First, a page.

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Royal Mail bosses accused of pointing fingers over ‘rogue posters’

Top bosses from Royal Mail have been accused of blaming others after admitting the business had broken its own rules after posters appeared which compared how long different workers were pausing on the job.

MP Darren Jones, who chairs the Business, Energy and Industrial Strategy Select Committee said he found it “difficult to agree” with the bosses and accused them of pointing the finger at others.

“There’s a theme to your answers today gentlemen, there’s a theme which is: We have rogue posters, we have rogue managers, we have isolated incidents, we’ve got a global pandemic, we’ve got industrial action,” he said.

“It’s everyone else’s fault that there are all of these problems, nothing to do with me Guv, nothing to do with me.”

Chief executive Simon Thompson, said he was “alarmed” to see a poster put up in a delivery office which urged staff to not “get caught” stopping during their delivery rounds.

“We were alarmed to see that, it definitely breaches our policy. Anything on there that says ‘don’t get caught’ is clearly not what we do and I don’t believe it’s representative at all of what happens,” Mr Thompson said.

He said that another print-out which tracked how long each individual worker had stood still also breached policy.

Royal Mail strike
Striking postal workers outside the Royal Mail Islington Delivery Office in north London, last year (Lucas Cumiskey/PA)

The computer devices that postal workers carry do not track them in real time, do not nudge them to speed up, do not tell workers which order to do anything in, and the data that is kept is not used in performance management, Mr Thompson said.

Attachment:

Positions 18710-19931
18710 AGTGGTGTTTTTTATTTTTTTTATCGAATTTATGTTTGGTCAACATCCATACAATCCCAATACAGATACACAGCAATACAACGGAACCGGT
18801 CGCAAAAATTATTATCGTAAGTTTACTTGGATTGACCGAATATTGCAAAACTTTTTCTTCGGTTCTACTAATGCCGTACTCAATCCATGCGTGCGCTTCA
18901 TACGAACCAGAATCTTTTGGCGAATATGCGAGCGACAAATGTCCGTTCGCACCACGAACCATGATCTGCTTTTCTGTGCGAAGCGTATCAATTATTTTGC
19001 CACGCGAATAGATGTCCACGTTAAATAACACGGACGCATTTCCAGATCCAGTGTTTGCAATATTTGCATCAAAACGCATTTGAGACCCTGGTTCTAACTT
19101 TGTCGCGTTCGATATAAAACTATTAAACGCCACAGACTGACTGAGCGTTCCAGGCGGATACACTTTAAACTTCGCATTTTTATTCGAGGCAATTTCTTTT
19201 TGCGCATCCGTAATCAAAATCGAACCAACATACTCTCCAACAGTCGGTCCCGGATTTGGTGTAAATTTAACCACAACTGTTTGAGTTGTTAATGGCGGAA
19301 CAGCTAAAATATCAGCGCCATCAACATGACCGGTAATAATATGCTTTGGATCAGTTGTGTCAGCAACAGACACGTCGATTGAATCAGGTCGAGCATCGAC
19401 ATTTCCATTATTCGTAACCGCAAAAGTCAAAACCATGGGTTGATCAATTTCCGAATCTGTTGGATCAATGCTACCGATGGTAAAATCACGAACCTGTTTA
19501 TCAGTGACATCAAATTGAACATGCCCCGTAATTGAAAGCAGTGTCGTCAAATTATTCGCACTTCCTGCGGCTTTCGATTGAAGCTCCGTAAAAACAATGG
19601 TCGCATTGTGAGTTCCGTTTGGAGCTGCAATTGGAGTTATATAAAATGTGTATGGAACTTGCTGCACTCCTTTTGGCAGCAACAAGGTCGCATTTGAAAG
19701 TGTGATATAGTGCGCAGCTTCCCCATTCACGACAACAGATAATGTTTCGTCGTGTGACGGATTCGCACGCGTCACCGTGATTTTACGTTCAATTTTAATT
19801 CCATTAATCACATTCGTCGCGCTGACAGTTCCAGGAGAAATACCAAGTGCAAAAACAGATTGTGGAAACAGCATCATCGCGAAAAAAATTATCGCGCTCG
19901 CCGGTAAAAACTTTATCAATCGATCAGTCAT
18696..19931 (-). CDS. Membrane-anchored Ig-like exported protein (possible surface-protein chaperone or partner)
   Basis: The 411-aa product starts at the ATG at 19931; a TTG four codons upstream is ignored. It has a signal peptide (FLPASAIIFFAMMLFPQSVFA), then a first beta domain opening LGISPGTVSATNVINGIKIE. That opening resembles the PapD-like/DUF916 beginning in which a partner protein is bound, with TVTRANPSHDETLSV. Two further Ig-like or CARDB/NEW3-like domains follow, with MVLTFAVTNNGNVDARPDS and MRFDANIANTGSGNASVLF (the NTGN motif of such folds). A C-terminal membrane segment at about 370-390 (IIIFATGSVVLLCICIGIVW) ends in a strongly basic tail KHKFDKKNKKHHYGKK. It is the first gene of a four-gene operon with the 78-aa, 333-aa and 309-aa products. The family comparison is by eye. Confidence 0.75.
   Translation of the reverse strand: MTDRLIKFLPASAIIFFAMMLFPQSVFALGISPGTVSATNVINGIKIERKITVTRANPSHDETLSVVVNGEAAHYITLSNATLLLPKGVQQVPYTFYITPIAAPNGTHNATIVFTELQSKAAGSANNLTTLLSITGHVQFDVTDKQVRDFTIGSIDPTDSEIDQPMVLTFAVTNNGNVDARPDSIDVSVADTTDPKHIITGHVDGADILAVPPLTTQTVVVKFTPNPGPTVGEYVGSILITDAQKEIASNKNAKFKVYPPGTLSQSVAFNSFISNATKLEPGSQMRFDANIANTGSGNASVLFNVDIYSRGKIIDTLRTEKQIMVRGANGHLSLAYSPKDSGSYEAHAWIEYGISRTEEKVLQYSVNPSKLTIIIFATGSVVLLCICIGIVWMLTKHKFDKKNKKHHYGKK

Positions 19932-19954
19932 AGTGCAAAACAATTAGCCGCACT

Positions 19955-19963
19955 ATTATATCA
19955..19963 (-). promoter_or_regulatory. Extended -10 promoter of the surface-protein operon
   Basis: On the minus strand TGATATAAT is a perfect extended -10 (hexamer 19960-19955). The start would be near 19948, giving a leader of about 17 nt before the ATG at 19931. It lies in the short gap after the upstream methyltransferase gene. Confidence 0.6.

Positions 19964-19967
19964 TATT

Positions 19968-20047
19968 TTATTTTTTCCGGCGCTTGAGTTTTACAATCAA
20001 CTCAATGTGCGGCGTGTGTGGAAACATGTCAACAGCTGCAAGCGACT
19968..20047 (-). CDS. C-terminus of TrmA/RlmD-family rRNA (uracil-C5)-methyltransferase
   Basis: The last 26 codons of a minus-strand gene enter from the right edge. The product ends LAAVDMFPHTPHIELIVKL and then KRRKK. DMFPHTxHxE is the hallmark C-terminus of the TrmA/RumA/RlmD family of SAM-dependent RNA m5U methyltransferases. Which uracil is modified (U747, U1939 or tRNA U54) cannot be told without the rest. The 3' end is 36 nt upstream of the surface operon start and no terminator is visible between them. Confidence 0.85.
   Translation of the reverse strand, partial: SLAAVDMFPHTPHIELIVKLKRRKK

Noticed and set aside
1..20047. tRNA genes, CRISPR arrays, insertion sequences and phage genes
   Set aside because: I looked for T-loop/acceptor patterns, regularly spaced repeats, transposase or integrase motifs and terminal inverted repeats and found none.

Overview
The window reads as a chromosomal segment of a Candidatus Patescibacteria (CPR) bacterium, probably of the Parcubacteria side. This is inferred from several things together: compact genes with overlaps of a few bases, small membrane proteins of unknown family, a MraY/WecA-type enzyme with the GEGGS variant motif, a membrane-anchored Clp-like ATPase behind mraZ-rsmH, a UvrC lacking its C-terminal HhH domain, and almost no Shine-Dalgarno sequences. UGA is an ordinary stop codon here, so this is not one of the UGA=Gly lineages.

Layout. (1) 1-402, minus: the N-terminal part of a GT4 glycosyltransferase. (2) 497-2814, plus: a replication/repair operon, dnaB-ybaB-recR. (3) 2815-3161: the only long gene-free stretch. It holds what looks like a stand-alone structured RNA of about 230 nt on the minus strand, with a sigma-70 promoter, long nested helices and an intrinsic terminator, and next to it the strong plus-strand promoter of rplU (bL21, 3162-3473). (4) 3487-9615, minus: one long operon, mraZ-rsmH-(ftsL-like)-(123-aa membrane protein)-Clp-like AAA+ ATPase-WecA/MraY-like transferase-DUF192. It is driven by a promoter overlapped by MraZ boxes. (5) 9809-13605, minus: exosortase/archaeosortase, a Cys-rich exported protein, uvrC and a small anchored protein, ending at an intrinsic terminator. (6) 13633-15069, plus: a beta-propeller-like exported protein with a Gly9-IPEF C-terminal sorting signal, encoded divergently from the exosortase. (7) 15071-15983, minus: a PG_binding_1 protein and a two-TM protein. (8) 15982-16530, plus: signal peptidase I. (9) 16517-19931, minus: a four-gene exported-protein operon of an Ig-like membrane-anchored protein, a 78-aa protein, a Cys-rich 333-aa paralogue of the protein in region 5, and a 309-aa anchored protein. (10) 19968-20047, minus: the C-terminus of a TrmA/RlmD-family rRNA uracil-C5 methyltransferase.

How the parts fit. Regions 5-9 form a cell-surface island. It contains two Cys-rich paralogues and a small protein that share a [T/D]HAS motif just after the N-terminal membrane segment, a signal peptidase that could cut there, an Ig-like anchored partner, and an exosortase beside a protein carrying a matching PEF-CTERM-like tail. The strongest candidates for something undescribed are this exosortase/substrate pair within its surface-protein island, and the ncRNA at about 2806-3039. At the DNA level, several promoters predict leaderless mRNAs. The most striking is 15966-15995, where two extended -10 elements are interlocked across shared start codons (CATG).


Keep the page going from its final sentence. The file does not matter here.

But he also added that in the last three months the data had been referenced in 16 conduct cases with staff.

The chief executive also admitted that Royal Mail had failed to meet its universal service obligation which forces it to deliver letters and parcels and not to prioritise one over the other.

The MPs showed Mr Thompson a poster which said that workers should prioritise parcels over letters during their shifts.

Mr Thompson said that two employees – who he named – had taken responsibility for that and that it was “absolutely” a one-off, rogue poster.

He was then shown another six posters and scripts to managers to read out which appeared to give instructions that de-prioritised letters.

“Not all of them are rogue posters,” he said in response, adding that “what we see here is what happens on days of industrial action”.

Operations development director Ricky McAulay said the strikes had been going on for six months and before then the pandemic had forced the company to act differently.

Mr Thompson said the company needed to do better on its universal service obligation, but added that he thinks Royal Mail is improving.